I was recently interviewed by Sandra at Maine Familienagentur, a service for expat families in Frankfurt am Main in Germany. Sandra helps families find all the leisure, sport and extracurricular activities they need to feel settled and start to make Frankfurt their home. But she also takes it further and offers Family Assistant services – help with doctors appointments, registration for Kindergartens, etc. I love the all-round-family-care offering she has. Find all the details on her website.
It was fun putting some of my thoughts into a different format so I wanted to share some excerpts with you. Please hop over here for the full interview. Some of the highlights:
... on TCKs (Third Culture Kids)
What parents caught up in the midst of raising kids and adjusting to life in a foreign country don’t always realize is the flip side. TCKs often struggle with identity issues (Who am I?), a lack of belonging (Where do I belong? Where do I feel “at home”?) and grief, brought about by the many ways in which they have to say good-bye to people, places and things in their lives.
These issues usually don’t manifest until they are adults. Then they may have difficulties committing to anything or anyone, tend to change jobs often and break off relationships. Mental health issues are not uncommon in TCKs that haven’t processed their experiences and haven’t developed a strong sense of self or belonging.
(note: read more about how I use the term Third Culture Kids here)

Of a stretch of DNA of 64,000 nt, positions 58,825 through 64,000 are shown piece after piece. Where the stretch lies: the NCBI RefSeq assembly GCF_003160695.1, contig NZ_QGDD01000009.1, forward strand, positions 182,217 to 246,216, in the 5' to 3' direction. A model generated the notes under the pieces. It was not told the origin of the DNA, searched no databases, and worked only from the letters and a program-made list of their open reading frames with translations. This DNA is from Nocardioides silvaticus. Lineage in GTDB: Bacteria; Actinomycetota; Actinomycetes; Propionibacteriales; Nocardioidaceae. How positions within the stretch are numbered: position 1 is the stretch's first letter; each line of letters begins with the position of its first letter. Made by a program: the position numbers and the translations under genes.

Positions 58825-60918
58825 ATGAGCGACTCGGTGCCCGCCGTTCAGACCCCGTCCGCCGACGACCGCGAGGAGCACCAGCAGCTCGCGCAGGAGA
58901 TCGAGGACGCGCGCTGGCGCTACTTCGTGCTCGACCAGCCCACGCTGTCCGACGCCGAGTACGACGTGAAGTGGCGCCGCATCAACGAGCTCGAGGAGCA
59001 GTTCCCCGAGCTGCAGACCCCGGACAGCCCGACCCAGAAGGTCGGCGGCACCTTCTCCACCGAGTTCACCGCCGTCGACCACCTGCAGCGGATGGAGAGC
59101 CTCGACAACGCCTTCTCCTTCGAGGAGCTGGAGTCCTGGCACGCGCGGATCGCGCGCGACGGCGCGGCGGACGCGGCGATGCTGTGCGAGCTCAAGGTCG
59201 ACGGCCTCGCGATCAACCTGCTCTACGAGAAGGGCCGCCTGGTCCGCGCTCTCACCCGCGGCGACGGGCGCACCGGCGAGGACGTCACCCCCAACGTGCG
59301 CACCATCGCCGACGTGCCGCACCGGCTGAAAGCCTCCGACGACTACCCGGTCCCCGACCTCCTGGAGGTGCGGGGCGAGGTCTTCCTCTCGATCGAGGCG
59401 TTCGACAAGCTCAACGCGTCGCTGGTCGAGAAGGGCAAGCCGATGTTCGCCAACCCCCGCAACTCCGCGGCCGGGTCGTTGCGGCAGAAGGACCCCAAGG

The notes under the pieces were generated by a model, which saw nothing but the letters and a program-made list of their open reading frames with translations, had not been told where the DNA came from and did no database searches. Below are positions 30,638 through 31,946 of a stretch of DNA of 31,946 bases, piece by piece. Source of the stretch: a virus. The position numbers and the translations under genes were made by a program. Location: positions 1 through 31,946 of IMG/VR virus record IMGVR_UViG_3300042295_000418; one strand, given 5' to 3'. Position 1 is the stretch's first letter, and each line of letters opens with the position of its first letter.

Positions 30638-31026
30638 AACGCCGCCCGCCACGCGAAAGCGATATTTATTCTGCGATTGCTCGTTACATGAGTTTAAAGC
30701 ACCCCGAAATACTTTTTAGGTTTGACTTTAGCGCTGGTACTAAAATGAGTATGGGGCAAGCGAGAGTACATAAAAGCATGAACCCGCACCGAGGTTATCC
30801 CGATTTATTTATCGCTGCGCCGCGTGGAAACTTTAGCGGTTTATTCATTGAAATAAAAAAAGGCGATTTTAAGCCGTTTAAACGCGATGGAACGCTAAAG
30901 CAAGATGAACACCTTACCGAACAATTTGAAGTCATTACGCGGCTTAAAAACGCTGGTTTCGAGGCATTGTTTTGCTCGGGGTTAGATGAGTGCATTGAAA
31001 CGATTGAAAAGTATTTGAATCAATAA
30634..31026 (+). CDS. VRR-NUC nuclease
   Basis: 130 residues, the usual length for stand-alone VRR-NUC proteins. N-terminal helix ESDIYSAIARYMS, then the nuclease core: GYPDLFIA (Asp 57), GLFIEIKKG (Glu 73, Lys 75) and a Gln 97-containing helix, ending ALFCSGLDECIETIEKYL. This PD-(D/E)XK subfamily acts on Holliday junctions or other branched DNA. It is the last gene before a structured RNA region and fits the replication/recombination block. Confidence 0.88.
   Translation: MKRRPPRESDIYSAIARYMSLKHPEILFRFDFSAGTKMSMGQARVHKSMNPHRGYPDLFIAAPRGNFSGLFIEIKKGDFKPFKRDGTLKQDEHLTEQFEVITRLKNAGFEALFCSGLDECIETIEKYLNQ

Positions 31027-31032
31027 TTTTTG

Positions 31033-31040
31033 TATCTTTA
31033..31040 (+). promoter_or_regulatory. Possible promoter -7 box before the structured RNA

...on parenting TCKs
The first step is for parents to understand and acknowledge that their children’s childhood experiences are fundamentally different from their own. Parents can actively support their children by being curious about the TCK experience, gathering information and being open to learning more.
(note: I recently wrote a blog about parenting abroad.)
Be curious! Be adventurous! But develop routines as quickly as possible and mirror them as closely as you can to what you were doing in your last location. Children of all ages love routines because they are predictable and comforting. When everything around you is changing it’s good to know that every morning starts the same – maybe bring a favorite cereal bowl along in your suitcase – and every day winds down with bathtime and reading. Maintaining routines as much as possible will help the entire family adjust more quickly.
(note: sign up for my newsletter and get my “Top 10 Tips” for moving with kids)
...on arriving in Germany
It was funny to watch our children adjust to life here. They weren’t used to the independence so the first time we sent them off to a explore the playgrounds on their own they came back after 5 min, unsure of the new freedoms.
(note: read more about our repatriation adventures)
Only when we are healthy and strong, can we be fully present and supportive of our children.
(note: have you seen this list of mini self-care breaks?)
I enjoyed reflecting on the things that are important to me for this interview. Taking care of ourselves as parents and looking after the children in our lives are things I am very passionate about.
If you would like some support in these areas, please get in touch. There are a variety of ways we could work together – let’s explore your perfect fit.